Roanoke, VirginiaWhen Nancy Moncrief began her job as curator of mammalogy for the Virginia Museum of Natural History in Martinsville in 1989, she figured the number of species on her watch wouldn’t change over the course of her career. And for two decades, her assumption seemed correct.
That all changed in May 2019, when she received an email from Mike Fies, a wildlife biologist at the Virginia Department of Wildlife Resources.
“Another Armadillo—Dead This Time,” read the subject line. Fies’s colleagues had found evidence of an armadillo two months before, but they had been unable to trap the animal for verification.
Moncrief, who studied at Louisiana State University, knew all about nine-banded armadillos, which are native to Central and South America, as well as parts of the U.S., including Texas. Her exact reply to Fies: “What the [expletive] are they doing in Russell County??”
There isn’t a clear answer. But what is certain is that the mammals, which each weigh about 12 pounds, have been moving steadily northeast over the past century, crossing the Rio Grande River in the 1850s and the Mississippi River during the Great Depression. In the 1990s, they arrived in Tennessee, then North Carolina, and now Virginia.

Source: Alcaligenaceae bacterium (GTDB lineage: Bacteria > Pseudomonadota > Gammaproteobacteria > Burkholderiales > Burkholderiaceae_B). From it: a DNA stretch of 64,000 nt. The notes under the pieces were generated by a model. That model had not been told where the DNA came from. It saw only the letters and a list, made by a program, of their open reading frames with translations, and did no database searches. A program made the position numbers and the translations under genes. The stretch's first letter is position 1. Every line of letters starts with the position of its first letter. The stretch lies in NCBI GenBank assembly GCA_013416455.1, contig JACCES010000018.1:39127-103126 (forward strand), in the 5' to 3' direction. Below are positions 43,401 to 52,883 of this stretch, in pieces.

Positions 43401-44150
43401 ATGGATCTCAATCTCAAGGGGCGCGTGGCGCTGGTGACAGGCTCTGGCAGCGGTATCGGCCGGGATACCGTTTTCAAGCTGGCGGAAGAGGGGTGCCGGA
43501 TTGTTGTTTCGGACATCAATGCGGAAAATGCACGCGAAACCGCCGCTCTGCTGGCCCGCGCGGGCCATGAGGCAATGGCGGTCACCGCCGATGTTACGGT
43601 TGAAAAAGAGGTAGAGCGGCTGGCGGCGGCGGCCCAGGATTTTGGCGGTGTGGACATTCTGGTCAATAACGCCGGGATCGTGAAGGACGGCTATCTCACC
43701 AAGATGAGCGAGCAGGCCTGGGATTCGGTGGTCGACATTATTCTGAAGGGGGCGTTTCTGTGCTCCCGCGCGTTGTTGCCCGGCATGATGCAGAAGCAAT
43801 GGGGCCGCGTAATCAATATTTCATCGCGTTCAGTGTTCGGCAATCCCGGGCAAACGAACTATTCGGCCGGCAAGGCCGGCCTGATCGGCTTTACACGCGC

“It was a complete surprise,” says Moncrief, who published her findings on Virginia’s first confirmed armadillo in 2021 in the journal Southeastern Naturalist. “It’s just this wave of northward expansion.”
As of May 2022, Moncrief has collected several additional reports of armadillos in Virginia, although she can’t say for sure how numerous or widespread the species—most closely related to sloths and anteaters—are in the state. Officials in the neighboring states of Maryland and West Virginia haven’t reported sightings.
Yet several studies suggest that armadillos, which prefer hot weather, could one day thrive as far north as New Jersey and Pennsylvania, aided in part by warmer winters. Temperatures in the northeastern U.S. rose by two degrees Fahrenheit between 1895 and 2011, and could increase by up to 10 degrees Fahrenheit by 2080.
“People have always made these predictions that they’re not going to move past this point, and they’ve always just kept going,” says Colleen McDonough, an ecologist and armadillo expert at Georgia’s Valdosta State University.
“With warmer temperatures being found further north, armadillos could potentially be found in areas that were totally unexpected 20 years ago.”
James Taulman, a retired ecologist from Park University in Missouri, first began studying armadillos’ widening range in the 1990s. (See five reasons why armadillos are awesome.)